There were two paintings by Joseph Swift (Canadian, 1832-1889) in the auction, both with an equestrian theme and both valued between $ 12,000 and $ 15,000. One was from a horse named Manfred, who trotted for $ 16,250. The other was from the horse Royal Exchange ($ 15,340). Smith spent much of his artistic time responding to a growing need for registration of award-winning animals that were often on display at the Toronto Canada Show for Proud Owners in the late 1800s.
Homer Ransford Watson (Canadian, 1855-1936) was also pictured twice in the sale, once with a monumental (34 inches by 44 inches) unframed oil on board, of a pioneer (or farmer) traveling along d ” a horse-drawn carriage trail, entitled The rack ($ 12,980); the other, a pretty 14 inch by 22 inch outdoor scene of a boy closing the door to his flock of sheep, signed by the artist ($ 11,800). Watson’s paintings captured the industrious efforts of pioneers and farmers.
A Duffner & Kimberly table lamp, made in America in the 1920s and featuring a 20 inch diameter glass shade in a floral nasturtium mosaic pattern on a solid bronze thistle pattern base, with a die-cut heating cap and bronze tip, sold $ 23,600. In addition, an exceptional William Vale London (Finsbury) musical backing clock, made in England between 1804 and 1824, having a backing movement backplate with watermark, 12 bells and four musical selections cost $ 14,160.
The firearms were a huge hit with bidders, led by a rare Colt Model 1851 Navy pistol, made in America but handed over to the Canadian Volunteer Militia in Upper Canada (Ontario) in 1855, one of the 800 1851 marine models purchased by Canada that year ($ 28,320); and a B. Mills (Hamilton, Upper Canada) two-shot side-by-side rifle, manufactured before 1842 and one of only two known to Don Blyth, the collector ($ 16,520). Here are a few other guns that have worked well:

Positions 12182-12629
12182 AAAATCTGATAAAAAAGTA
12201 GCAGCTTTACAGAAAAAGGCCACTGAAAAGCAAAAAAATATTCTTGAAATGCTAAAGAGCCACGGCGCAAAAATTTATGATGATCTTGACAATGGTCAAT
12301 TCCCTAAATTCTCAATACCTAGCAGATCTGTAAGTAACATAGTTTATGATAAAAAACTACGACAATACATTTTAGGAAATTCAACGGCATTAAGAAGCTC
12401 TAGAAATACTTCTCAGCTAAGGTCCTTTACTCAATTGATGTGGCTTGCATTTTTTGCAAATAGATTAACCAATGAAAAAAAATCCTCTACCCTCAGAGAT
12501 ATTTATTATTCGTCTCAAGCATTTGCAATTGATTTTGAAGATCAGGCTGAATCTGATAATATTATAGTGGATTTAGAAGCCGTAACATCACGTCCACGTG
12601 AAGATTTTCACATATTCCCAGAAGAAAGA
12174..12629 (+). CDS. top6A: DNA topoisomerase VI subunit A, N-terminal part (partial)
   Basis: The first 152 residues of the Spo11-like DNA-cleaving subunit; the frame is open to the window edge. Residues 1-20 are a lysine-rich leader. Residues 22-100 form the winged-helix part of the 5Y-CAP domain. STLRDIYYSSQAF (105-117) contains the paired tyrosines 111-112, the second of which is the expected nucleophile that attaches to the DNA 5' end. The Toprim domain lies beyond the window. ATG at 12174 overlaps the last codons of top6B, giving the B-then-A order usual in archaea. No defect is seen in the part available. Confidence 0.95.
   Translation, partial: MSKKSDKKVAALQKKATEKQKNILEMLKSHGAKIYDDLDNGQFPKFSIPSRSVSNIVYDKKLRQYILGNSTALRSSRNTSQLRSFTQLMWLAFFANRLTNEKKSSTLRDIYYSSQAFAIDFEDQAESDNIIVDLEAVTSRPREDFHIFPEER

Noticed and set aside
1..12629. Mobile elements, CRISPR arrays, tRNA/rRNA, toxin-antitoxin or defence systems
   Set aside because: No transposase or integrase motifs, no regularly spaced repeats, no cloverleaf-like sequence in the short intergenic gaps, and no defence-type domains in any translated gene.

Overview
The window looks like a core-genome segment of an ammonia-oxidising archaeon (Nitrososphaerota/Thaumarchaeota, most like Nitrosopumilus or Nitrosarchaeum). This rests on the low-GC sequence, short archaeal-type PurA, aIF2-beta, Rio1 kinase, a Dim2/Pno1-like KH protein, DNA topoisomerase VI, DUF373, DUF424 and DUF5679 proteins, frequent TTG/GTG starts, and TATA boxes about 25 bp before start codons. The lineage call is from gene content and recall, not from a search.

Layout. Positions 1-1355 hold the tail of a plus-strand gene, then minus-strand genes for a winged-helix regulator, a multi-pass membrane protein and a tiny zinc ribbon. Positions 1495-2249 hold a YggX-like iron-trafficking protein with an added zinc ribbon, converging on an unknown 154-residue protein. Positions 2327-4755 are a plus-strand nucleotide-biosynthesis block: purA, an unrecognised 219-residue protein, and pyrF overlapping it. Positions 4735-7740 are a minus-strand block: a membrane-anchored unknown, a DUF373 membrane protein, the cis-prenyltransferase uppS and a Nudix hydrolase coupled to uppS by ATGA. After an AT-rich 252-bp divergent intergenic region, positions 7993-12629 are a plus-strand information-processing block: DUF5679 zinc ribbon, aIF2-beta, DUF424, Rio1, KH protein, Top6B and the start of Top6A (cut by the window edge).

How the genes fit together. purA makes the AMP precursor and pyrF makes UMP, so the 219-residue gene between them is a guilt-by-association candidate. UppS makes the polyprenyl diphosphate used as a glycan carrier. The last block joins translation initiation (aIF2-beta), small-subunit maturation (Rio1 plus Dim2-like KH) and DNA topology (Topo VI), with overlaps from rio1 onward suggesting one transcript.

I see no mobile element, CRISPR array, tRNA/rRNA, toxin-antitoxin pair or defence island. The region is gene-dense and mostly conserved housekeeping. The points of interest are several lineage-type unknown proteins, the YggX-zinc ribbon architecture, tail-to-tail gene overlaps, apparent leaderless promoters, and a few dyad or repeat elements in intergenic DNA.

- A Michael Mater four-barreled shotgun, made in Canada circa 1858-1879, marked “M. Mater Patent Chippewa CW 34”, with a .70 caliber barrel (just under 12 gauge) ($ 10,620).
- A John Grainger double side-by-side shotgun made in Canada circa 1854-1868, with .50 caliber barrels with Whitworth stripes, walnut stock, engraved hammers ($ 10,620).
- A William Marston rifle made in Toronto circa 1851-1879 with a heavy .40 caliber barrel showing minimal wear, tiger maple stock with cheek, 37 inches long ($ 10,030).
Miller & Miller Auctions, Ltd. has two other online auctions only scheduled for the remainder of 2021: a watch and jewelry auction on Saturday, November 20; and a Petroliana, Breweriana & Advertising auction on Saturday December 4th. Like those that came before it, both will be internet only.
Miller & Miller Auctions, Ltd. is the trusted seller in Canada of high value collections and always accepts quality shipments. The company specializes in high value watches and jewelry, art, antiques and collectibles. Its mission is to provide collectors with a trusted place to buy and sell.